Campaigning for raising awareness about prostate cancer, testicular cancer, men’s depression, and suicide is important. Today we are showing you male nudes in art to celebrate male beauty, and above all – men’s health.
In Studies and Sketches
The first time I saw this study I thought it could easily be a character from a comic strip. The slightly angular shapes of this model’s body give him a modern look, I would say from a 1960s comic book. Who knows, maybe one day somebody will make a “van Goghesque” comic, as they did with the movie…
Paul Cezanne was a great portraitist and this study shows us why: his precision and attention to human anatomy was spotless. Moreover, we see this man’s personality and mood, to me he looks confident and proud of himself, but is already slightly bored with posing…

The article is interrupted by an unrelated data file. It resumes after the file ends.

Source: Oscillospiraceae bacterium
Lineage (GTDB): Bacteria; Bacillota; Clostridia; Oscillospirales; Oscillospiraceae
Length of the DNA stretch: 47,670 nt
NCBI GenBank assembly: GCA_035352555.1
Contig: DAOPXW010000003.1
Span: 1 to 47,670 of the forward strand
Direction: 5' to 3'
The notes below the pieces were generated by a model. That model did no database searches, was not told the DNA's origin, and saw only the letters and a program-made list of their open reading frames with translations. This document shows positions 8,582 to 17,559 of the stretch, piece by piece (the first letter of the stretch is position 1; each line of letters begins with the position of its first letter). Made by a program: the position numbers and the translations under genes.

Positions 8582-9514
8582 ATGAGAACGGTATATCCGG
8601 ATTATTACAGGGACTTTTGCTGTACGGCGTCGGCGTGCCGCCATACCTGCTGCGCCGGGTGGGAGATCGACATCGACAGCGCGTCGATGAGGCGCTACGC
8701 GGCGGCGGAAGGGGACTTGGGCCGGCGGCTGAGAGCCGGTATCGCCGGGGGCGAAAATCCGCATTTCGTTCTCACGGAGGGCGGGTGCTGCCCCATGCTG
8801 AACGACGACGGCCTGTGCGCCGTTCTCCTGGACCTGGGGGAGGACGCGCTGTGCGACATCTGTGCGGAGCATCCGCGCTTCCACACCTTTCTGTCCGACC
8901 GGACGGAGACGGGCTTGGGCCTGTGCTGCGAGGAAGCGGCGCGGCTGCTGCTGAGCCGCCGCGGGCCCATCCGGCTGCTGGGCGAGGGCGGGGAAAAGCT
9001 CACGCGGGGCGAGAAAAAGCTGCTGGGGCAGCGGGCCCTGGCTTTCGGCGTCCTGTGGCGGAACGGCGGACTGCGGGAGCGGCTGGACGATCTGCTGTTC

This man, on the other hand, looks extremely tired (well, can anyone expect cheerful work from Edward Hopper?), or pensive. This study brilliantly shows us Hopper’s mastery of shadowing and disegno, he undoubtedly was an old-school draughtsman.
Nudes, often self-portraits, were so common in Schiele’s oeuvre because they helped him work out problems with his own sexuality. His interest in the naked body created some serious trouble for him, about which you can read here: The Pornographic World of Egon Schiele’s Nudes (18+).
No matter female or male, the 19th century loved nudes! Every academic painter needed to have their drawing perfect, so every student at Fine Arts Academies made tons of life studies of human anatomy. For a long time, the only models accepted were men, since a naked female model was too provocative for young adepts of painting.